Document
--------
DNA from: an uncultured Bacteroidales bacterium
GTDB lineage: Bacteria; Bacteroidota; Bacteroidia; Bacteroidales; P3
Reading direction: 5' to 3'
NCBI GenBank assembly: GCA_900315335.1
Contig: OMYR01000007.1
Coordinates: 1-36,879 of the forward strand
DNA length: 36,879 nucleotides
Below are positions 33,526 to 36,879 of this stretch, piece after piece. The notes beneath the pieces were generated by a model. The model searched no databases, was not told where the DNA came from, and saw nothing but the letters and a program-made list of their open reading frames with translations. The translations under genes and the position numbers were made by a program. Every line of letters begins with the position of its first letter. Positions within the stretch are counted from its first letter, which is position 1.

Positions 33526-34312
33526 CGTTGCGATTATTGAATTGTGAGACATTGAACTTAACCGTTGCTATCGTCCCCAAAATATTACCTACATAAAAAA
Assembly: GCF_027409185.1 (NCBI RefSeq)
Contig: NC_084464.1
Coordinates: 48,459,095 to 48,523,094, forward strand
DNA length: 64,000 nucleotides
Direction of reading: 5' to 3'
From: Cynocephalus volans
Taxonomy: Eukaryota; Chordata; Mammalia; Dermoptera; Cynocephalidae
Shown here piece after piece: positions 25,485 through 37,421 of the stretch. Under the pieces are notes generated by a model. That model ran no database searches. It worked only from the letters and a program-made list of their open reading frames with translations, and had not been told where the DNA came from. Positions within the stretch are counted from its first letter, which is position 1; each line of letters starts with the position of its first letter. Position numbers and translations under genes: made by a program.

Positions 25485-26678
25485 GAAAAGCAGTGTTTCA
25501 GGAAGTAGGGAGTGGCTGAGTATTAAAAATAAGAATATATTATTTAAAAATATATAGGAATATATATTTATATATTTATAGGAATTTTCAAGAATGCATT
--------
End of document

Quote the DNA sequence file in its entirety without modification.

DNA from: an uncultured Bacteroidales bacterium
GTDB lineage: Bacteria; Bacteroidota; Bacteroidia; Bacteroidales; P3
Reading direction: 5' to 3'
NCBI GenBank assembly: GCA_900315335.1
Contig: OMYR01000007.1
Coordinates: 1-36,879 of the forward strand
DNA length: 36,879 nucleotides
Below are positions 33,526 to 36,879 of this stretch, piece after piece. The notes beneath the pieces were generated by a model. The model searched no databases, was not told where the DNA came from, and saw nothing but the letters and a program-made list of their open reading frames with translations. The translations under genes and the position numbers were made by a program. Every line of letters begins with the position of its first letter. Positions within the stretch are counted from its first letter, which is position 1.

Positions 33526-34312
33526 CGTTGCGATTATTGAATTGTGAGACATTGAACTTAACCGTTGCTATCGTCCCCAAAATATTACCTACATAAAAAA
Assembly: GCF_027409185.1 (NCBI RefSeq)
Contig: NC_084464.1
Coordinates: 48,459,095 to 48,523,094, forward strand
DNA length: 64,000 nucleotides
Direction of reading: 5' to 3'
From: Cynocephalus volans
Taxonomy: Eukaryota; Chordata; Mammalia; Dermoptera; Cynocephalidae
Shown here piece after piece: positions 25,485 through 37,421 of the stretch. Under the pieces are notes generated by a model. That model ran no database searches. It worked only from the letters and a program-made list of their open reading frames with translations, and had not been told where the DNA came from. Positions within the stretch are counted from its first letter, which is position 1; each line of letters starts with the position of its first letter. Position numbers and translations under genes: made by a program.

Positions 25485-26678
25485 GAAAAGCAGTGTTTCA
25501 GGAAGTAGGGAGTGGCTGAGTATTAAAAATAAGAATATATTATTTAAAAATATATAGGAATATATATTTATATATTTATAGGAATTTTCAAGAATGCATT